Carbon Engineering in regional carbon capture talks

11 April 2023

 

Canada-based clean energy company Carbon Engineering is in talks for carbon capture projects in the Middle East, according to its vice-president for Europe and the Middle East, Amy Ruddock.

“The Middle East makes a lot of sense for us,” she told MEED in an interview. “There’s a lot of storage and a lot of skill sets. The overlap with the oil and gas industry is immense.”

Carbon Engineering is focused on the commercialisation of so-called direct air capture technology that captures carbon dioxide directly from the atmosphere.

The Canadian company is yet to partner with any companies in the Middle East, but Ruddock says the region is a promising location to deploy the direct air capture technologies that it has been developing.

Ruddock says the company is in talks with several potential partners in the region.

“We have a lot of conversations on the go,” she said. “I’m optimistic about our opportunities. We’re having big conversations.”

She added: “The people who will develop the storage will likely be oil and gas companies who have decades of experience.”

She added: “Our existing partners … have been storing carbon underground for decades in enhanced oil recovery and now they are using that expertise to look at whether it can be stored in saline aquifers.”

The Middle East makes sense for us. There’s a lot of storage and a lot of skill sets. The overlap with the oil and gas industry is immense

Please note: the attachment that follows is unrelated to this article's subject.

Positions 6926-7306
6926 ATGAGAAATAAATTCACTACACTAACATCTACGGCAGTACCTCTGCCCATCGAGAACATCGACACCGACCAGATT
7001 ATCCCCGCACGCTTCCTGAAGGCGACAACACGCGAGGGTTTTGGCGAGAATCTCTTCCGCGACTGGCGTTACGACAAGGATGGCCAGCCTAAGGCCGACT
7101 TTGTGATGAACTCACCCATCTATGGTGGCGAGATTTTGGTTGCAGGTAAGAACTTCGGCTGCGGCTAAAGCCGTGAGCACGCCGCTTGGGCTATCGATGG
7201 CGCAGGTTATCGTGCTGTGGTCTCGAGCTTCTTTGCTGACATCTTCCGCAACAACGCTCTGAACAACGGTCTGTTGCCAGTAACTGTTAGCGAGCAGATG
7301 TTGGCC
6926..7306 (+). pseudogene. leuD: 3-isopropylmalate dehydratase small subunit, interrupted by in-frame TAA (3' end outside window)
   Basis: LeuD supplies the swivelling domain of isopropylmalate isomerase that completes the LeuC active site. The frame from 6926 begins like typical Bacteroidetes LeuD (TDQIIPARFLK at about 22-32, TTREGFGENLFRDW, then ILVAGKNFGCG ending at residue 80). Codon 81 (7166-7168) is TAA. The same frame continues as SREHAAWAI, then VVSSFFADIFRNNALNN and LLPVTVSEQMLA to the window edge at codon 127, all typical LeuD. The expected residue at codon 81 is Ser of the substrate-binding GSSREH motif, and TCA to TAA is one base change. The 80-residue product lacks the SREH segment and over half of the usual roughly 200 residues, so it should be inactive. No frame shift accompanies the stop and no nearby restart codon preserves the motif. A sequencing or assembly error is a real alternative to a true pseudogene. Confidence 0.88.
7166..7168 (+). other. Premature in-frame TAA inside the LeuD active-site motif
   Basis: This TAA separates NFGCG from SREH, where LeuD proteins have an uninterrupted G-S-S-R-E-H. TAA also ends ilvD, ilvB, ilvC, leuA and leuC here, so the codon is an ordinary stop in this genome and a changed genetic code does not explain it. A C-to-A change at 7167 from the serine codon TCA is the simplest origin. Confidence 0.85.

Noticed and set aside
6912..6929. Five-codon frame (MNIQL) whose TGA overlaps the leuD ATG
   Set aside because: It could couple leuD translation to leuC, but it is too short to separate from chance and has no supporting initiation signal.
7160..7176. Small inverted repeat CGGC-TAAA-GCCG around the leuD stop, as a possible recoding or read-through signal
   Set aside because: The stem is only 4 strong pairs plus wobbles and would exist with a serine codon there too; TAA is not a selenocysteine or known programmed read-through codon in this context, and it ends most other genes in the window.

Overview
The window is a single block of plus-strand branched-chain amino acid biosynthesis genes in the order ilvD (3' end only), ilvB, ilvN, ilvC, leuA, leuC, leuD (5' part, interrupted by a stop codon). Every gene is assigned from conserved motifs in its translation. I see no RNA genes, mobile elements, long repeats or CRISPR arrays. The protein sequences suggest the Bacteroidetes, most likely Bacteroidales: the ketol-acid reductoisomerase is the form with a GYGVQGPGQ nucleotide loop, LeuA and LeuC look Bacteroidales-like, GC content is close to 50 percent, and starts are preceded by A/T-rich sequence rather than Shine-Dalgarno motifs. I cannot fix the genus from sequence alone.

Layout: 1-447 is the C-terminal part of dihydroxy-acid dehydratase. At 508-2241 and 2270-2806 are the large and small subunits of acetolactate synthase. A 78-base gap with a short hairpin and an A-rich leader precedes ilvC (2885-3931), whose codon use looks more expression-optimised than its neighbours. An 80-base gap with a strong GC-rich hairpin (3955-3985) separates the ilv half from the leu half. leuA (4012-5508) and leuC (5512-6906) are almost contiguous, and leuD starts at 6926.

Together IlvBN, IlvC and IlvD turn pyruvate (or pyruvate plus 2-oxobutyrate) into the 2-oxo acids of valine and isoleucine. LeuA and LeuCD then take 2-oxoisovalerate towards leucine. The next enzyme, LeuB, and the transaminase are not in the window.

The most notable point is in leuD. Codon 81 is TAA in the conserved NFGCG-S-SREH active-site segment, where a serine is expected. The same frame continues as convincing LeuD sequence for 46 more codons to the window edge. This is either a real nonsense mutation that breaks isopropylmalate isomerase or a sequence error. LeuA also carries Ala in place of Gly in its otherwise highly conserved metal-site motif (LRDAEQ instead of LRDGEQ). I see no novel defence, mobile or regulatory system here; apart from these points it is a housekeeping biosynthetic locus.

Amy Ruddock, Carbon Engineering

Carbon Engineering has a global agreement with 1PointFive, a subsidiary of Occidental Petroleum focused on carbon capture, utilisation and sequestration (CCUS).

“When we go to market, we are effectively looking for partners for 1PointFive to deploy the technology,” said Ruddock.

“In the Middle East, these companies are likely to be a national oil company or maybe renewable company. Masdar, for example, would be a good partner for us, but so would Adnoc. Both have the complementary skill sets that we are looking for.

“We are expecting that Cop28 will be momentum driving [for carbon capture technology adoption], not just for the UAE, but across the region.”

Texas plant

In 2022, construction began for the first large-scale commercial facility to use Carbon Engineering’s technology in the US.

Located in Texas and being deployed by 1PointFive, the plant is expected to capture up to 500,000 tonnes of carbon dioxide a year, with the capability to scale up to one million tonnes a year.

Once fully operational, it will be the largest in the world – expected to surpass existing direct air capture facilities by a factor of a hundred.

Unlike capturing emissions from industrial flue stacks, the direct air capture technology licensed by Carbon Engineering removes carbon dioxide directly out of the atmosphere.

Aviation emissions

It is hoped that this technology will go some way to counteracting carbon dioxide emissions that are hard to capture at the source, such as emissions from aviation.

In November last year, Carbon Engineering received investments from Airbus and Air Canada to help fund the development of its carbon capture technologies.

In a statement, Carbon Engineering said the investment was worth “millions”, but the exact value was not disclosed.

Adnoc initiatives

On 28 March, Adnoc announced that it would deploy a direct air capture unit to extract carbon dioxide from the atmosphere and install solar panels to power the operation.

Adnoc has already started drilling work in the UAE emirate of Fujairah as part of its pilot project to convert atmospheric carbon dioxide into rock formations.

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Wil Crisp
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